Let $latex (X_{jk})_{j,k\geq1}$ be an infinite table of complex random variables and set $latex X:=(X_{j,k})_{1\leq j,k\leq n}$. If $latex X_{11}$ is Gaussian then $latex X$ belongs to the so called Ginibre Ensemble. Consider the random unitary matrices $latex U$ and $latex V$ such that $latex X=UDV$ where $latex D=\mathrm{diag}(s_1,\ldots,s_n)$ and where $latex s_1,\ldots,s_n$ are the singular values of $latex X$, i.e. the eigenvalues of $latex \sqrt{XX^*}$. When $latex X_{11}$ is Gaussian, the law of $latex X$ is rotationally invariant, and the matrices $latex U$ and $latex V$ are distributed according to the Haar law on the unitary group $latex \mathbb{U}_n$. The Gaussian version of the Marchenko-Pastur theorem tells us that with probability one, the counting probability distribution of the singular values, appropriately scaled, tends weakly to the quartercircular  law as $latex n\to\infty$.

The Marchenko-Pastur theorem is universal in the sense that it holds with the same limit beyond the Gaussian case provided that $latex X_{11}$ has moments identical to the Gaussian up to the order 2. One can ask if a similar statement holds for the eigenvectors, i.e. for the matrices $latex U$ and $latex V$. Are they asymptotically Haar distributed? For instance, one may ask if $latex W_2(\mathcal{L}(U),\mathrm{Haar}(\mathbb{U}_n))$ tends to zero as $latex n\to\infty$, where $latex W_2$ is the Wasserstein coupling distance. The distance choice is important. One may consider  many other distances including for instance the Fourier distance $latex \sup_g|\Phi_\mu(g)-\Phi_\nu(g)|$ where $latex \Phi_\mu$ denotes the Fourier transforrm of $latex \mu$ (characteristic function). A weakened version of this statement consist in asking if linear functionals of $latex U$ and $latex V$ behave asymptotically as Brownian bridges. Indeed, it is well known that linear functionals of the Haar law on the unitary group behave asmptotically like this. Silverstein has done some work in this direction. Of course, one can ask the same question for the eigenvectors in the Girko circular law and in the Wigner theorem. One can guess that a finite fourth moment assumption on $latex X_{11}$ is needed, otherwise the top of the spectrum will blow up and the corresponding eigenvectors will maybe localize.

If you do not trust me, just do simulations or… computations! There is here potentially a whole line of research, sparsely explored for the moment. If you like free probability, you may ask if $latex U’XV’$ is close to $latex X$ when $latex U’$ and $latex V’$ are Haar distributed and independent of $latex X$.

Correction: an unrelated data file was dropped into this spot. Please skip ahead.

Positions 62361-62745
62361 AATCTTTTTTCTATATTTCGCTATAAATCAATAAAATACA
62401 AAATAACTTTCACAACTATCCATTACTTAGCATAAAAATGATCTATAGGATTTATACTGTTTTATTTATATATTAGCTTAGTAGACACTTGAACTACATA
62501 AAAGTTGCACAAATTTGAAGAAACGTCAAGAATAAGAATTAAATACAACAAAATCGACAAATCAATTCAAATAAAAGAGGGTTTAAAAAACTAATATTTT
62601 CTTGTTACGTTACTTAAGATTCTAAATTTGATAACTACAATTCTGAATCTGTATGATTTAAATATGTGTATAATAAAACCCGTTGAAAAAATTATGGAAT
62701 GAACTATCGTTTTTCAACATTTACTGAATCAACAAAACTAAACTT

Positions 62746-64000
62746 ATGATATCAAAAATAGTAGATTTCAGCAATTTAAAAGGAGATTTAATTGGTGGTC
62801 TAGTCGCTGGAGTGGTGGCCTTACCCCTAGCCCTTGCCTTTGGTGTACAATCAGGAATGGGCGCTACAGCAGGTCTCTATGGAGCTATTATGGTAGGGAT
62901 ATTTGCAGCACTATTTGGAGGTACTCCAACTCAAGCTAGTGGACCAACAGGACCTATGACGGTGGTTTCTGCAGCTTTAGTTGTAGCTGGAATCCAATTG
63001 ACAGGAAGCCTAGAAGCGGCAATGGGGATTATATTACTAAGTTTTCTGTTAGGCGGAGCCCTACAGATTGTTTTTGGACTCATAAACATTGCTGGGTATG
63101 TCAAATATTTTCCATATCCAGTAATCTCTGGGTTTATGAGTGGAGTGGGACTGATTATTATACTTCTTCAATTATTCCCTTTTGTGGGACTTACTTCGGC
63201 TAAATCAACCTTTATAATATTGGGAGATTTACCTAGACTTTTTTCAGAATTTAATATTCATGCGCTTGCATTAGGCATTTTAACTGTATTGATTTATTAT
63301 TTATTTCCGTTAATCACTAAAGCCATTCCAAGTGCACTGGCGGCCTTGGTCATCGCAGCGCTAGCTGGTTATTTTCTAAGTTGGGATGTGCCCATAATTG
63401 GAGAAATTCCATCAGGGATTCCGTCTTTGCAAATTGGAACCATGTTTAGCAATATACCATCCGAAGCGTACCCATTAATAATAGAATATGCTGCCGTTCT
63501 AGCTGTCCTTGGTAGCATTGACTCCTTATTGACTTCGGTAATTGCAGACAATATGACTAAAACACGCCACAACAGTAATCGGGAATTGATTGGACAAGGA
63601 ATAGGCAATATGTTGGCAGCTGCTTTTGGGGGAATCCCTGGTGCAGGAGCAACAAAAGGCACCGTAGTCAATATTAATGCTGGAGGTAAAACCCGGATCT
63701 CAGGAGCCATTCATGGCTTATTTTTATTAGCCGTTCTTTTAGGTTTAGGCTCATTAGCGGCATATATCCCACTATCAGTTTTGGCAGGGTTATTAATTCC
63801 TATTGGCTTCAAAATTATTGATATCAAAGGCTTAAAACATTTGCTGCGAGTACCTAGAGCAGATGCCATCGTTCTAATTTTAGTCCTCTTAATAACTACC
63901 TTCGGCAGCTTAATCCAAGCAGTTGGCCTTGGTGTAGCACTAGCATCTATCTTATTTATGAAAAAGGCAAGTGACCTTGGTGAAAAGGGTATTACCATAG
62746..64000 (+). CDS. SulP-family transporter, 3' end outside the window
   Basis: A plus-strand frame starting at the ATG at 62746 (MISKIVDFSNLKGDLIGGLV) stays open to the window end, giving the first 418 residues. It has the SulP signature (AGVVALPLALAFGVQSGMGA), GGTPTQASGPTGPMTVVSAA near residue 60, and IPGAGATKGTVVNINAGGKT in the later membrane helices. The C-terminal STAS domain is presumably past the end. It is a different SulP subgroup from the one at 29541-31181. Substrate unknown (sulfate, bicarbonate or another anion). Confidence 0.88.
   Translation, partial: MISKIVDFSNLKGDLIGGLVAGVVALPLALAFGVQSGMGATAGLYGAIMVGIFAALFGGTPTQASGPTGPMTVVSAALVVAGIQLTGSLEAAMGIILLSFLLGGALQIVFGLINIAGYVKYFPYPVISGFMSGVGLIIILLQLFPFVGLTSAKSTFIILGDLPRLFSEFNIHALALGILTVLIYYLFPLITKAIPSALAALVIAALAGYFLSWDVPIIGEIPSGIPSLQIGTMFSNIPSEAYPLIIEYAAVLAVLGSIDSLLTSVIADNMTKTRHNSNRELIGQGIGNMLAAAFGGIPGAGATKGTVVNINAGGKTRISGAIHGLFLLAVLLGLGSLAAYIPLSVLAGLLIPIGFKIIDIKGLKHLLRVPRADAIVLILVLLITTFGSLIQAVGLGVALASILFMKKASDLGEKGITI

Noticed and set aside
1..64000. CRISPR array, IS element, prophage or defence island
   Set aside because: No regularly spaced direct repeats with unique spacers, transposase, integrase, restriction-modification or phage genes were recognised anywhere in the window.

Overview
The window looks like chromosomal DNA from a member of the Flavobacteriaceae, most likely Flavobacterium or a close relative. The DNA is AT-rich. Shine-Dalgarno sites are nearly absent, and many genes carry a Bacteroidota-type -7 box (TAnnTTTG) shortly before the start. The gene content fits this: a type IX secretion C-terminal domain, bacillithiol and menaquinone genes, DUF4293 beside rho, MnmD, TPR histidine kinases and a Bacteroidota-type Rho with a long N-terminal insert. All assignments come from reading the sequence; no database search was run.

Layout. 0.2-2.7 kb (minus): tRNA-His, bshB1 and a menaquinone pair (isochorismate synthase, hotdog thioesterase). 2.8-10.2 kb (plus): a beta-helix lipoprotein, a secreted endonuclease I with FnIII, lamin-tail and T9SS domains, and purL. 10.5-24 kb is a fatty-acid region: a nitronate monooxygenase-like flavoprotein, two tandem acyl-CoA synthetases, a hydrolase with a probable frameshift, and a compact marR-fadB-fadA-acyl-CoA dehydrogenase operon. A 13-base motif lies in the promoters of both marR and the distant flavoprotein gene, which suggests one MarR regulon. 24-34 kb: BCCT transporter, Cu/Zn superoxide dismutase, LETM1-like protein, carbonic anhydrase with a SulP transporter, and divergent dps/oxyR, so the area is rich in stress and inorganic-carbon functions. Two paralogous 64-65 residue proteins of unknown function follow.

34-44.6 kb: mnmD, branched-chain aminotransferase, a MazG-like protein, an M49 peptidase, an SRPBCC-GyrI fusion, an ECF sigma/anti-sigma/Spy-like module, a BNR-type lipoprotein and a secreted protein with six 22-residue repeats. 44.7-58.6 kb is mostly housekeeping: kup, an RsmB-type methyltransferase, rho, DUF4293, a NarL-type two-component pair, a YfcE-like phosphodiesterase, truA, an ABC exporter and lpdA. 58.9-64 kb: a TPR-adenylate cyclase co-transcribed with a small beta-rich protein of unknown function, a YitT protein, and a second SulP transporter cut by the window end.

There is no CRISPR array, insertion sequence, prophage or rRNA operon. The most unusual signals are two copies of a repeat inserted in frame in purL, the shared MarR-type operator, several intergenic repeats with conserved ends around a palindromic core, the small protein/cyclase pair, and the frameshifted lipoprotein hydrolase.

There is some literature on the behavior of eigenvectors of deterministic matrices under perturbations of the entries of the matrix, see e.g. the book of Bhatia (ch. VII). Among many results, if $latex A$ and $latex B$ are two invertible $latex n\times n$ complex matrices with respective polar unitary factors $latex U_A$ and $latex U_B$ in their polar factorization then for any unitary invariant norm $latex \left\Vert\cdot\right\Vert$ we have

$latex \displaystyle\left\Vert U_A-U_B\right\Vert\leq 2\frac{\left\Vert A-B\right\Vert}{\left\Vert A^{-1}\right\Vert^{-1}+\left\Vert B^{-1}\right\Vert^{-1}}.$

The eigenvectors are more sensitive than the bulk of the spectrum to perturbations on $latex X$, and one may understand this by remembering that for a normal matrix, they are arg-suprema while the eigenvalues are suprema. Also, one can guess that the asymptotic uniformization of the eigenvectors may be even sensitive to the skewness of the law of $latex X_{11}$.

It is well known that the $latex k$-dimensional projection of the uniform law on the sphere of $latex \mathbb{R}^n$ of radius $latex \sqrt{n}$ tends to the Gaussian law as $latex n\to\infty$. By viewing $latex \mathbb{U}_n$ as a bunch of exchangeable spheres, one can guess that the Haar law on the unitary group, appropriately scaled, will converge in some sense to the Brownian sheet bridge as the dimension tends to infinity. Recent addition to this post: this was proved in a paper by Donati-Martin and Rouault! We conjecture that this result is universal for  the eigenvectors matrix of random matrices with i.i.d. entries and moments identical to the Gaussian moments up to order $latex 4$.

The uniformization of the eigenvectors of random matrices is related to their delocalization, a phenomenon recently investigated by Erdös, Schlein, Ramirez, Yau, Tao, Vu, as a byproduct of their analysis of the universality of local statistics of the spectrum. This is a huge contrast with the well known Anderson localization phenomenon in mathematical physics for random Schrödinger operators.

The unitary group $latex \mathbb{U}_n$ is a purely $latex \ell^2$ object. Its $latex \ell^1$ analogue is the Birkhoff polytope of doubly stochastic matrices, also known as the transportation polytope,  assignment polytope, or perfect matching polytope, but this is another story…

This post benefined from discussions with Charles Bordenave and Florent Benaych-Georges.